The story of the struggles of marginalized people in Hollywood and handing them back part of their narrative culminates fittingly at an Academy Awards ceremony at the close of the series. It’s fantastical and moving to consider what could have been if women had been in power, if people of color were allowed to tell their own stories, and if queer people weren’t forced into closets and to step out with beards.
Murphy has undoubtedly altered the television landscape through queer intersectional characters, especially over the past decade with shows from Glee to Pose. But he expounds about what Hollywood might look like today if everything imagined in his series had come to pass 50 years ago.
“They're no longer the best friends or the sidekicks. They are the heroes and heroines of their own story,” Murphy says of marginalized people in the business. “That’s the kind of world that I have fought to make, and I'm very proud of it."
“When I was growing up, I had no role models. I'm trying to leave a world where young kids can say, 'Oh, OK, I can be successful. I can work within the system and I can be true to myself.'”
Mock, whose immeasurable representation for trans women of color has opened doors for her communities says of Hollywood then and today, says, “One thing that is tough for me as someone who comes from all of these different communities, as a femme, as a woman, as a trans person, a native Hawaiian, a Black woman, and as a former sex worker as well, is that I have to constantly try to validate my experience and why I'm worthy of voice and taking up space in this industry.”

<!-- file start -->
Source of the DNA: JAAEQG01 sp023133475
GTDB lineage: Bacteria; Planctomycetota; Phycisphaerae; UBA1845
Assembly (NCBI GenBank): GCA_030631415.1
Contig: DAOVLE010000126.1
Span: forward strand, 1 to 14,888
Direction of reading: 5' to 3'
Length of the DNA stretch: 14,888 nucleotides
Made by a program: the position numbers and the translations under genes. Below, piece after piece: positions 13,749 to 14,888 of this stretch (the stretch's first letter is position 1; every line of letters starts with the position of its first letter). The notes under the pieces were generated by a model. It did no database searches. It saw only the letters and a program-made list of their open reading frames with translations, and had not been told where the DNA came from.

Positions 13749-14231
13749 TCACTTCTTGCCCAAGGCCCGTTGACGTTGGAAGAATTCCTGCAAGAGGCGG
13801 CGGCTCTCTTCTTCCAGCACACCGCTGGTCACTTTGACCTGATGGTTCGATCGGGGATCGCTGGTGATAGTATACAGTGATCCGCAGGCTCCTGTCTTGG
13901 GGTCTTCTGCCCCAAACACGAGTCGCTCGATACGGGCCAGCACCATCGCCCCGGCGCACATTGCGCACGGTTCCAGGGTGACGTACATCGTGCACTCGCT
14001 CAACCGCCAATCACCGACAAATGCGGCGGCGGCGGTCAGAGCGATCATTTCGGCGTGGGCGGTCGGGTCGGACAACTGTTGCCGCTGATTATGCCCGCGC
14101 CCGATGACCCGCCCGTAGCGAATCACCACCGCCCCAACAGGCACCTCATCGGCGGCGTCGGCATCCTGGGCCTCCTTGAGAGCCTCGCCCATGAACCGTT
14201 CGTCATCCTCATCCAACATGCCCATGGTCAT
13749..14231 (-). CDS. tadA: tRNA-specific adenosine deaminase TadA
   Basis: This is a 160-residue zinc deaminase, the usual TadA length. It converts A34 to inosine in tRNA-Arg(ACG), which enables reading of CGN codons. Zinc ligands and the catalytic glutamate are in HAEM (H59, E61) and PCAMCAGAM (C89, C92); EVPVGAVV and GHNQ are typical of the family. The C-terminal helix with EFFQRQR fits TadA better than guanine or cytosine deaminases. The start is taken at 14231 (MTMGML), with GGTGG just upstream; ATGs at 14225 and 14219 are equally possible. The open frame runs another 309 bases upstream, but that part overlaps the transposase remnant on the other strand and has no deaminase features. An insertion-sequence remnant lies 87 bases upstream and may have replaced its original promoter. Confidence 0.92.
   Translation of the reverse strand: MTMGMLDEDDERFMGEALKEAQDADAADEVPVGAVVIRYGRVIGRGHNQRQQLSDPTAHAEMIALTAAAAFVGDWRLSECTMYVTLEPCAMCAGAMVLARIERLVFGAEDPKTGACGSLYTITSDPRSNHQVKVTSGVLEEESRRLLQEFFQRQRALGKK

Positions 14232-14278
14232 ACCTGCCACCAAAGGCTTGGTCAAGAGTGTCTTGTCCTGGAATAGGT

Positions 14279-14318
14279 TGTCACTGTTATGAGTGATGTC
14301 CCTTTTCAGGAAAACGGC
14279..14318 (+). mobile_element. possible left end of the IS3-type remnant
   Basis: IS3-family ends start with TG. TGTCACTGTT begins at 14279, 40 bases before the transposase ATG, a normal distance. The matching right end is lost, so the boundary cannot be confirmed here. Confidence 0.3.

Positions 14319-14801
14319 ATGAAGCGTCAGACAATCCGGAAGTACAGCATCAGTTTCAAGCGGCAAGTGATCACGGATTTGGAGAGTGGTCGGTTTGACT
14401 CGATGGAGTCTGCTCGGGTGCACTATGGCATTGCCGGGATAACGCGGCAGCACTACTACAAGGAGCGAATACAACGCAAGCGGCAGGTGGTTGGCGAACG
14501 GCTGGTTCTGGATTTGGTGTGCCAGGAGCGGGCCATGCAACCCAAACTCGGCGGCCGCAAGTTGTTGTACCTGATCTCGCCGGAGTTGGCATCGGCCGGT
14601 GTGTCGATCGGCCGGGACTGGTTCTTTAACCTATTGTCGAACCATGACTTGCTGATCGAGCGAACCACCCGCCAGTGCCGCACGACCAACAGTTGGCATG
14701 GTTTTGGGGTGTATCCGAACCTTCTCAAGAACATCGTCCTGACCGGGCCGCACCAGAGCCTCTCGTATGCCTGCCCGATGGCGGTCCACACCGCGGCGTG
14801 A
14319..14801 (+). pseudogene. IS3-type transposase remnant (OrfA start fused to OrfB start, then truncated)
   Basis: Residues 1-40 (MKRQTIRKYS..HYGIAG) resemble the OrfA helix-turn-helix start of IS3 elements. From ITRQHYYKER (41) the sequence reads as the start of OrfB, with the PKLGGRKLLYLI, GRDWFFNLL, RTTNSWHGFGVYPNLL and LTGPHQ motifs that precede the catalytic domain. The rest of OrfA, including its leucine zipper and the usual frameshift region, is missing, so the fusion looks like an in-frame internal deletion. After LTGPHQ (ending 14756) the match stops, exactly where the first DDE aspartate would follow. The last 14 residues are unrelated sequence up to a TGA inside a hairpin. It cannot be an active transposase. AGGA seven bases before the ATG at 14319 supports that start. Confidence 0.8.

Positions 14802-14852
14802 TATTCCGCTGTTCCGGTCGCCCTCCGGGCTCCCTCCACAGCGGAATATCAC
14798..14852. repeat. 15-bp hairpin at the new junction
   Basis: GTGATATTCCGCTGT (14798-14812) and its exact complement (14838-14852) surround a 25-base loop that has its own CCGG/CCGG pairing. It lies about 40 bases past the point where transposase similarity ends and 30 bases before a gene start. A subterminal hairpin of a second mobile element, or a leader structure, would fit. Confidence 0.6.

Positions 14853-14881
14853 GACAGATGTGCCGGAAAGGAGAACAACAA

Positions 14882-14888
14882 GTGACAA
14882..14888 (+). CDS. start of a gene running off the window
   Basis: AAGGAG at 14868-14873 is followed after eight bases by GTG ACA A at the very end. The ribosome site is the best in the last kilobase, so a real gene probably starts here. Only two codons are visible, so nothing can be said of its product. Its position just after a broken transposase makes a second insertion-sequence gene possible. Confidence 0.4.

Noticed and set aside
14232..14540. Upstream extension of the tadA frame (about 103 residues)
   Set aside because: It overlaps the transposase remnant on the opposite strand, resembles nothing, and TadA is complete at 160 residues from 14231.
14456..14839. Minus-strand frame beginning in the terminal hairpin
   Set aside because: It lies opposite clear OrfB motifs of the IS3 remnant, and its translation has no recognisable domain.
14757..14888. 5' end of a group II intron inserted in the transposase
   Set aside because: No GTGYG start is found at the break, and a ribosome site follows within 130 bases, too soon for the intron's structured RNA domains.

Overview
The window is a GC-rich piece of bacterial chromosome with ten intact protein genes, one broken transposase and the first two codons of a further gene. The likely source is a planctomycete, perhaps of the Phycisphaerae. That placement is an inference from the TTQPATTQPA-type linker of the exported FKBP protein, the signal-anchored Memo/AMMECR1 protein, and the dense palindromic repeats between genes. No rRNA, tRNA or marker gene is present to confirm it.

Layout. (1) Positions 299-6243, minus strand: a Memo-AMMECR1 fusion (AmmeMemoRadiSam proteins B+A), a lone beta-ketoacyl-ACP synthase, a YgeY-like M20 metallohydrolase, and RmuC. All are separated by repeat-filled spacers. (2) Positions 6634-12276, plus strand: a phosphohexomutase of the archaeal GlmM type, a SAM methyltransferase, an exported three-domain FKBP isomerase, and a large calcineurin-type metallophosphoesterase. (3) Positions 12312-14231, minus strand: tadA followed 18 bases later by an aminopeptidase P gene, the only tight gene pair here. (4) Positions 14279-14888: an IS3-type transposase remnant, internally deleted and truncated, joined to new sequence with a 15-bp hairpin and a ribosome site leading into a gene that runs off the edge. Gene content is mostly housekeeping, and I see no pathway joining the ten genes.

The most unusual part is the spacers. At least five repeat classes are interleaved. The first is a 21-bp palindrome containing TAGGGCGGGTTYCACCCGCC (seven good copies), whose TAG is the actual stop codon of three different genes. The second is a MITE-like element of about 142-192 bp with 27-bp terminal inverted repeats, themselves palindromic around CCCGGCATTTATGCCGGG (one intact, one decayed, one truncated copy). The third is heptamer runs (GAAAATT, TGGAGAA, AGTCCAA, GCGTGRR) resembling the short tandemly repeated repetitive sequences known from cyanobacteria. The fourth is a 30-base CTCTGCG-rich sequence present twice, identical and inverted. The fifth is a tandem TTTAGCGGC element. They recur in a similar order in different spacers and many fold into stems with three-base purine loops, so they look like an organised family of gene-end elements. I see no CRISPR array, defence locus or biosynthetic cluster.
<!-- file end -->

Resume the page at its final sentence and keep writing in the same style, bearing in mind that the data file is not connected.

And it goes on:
“If we were to say that back then in 1947-48, that that was the beginning of a revolution in terms of representation that now, baby Janet coming up in the industry, I would be able to just write, I would just be able to direct, I would just be able to create, then that's what I hope for every single creative out there, that they get to do that.”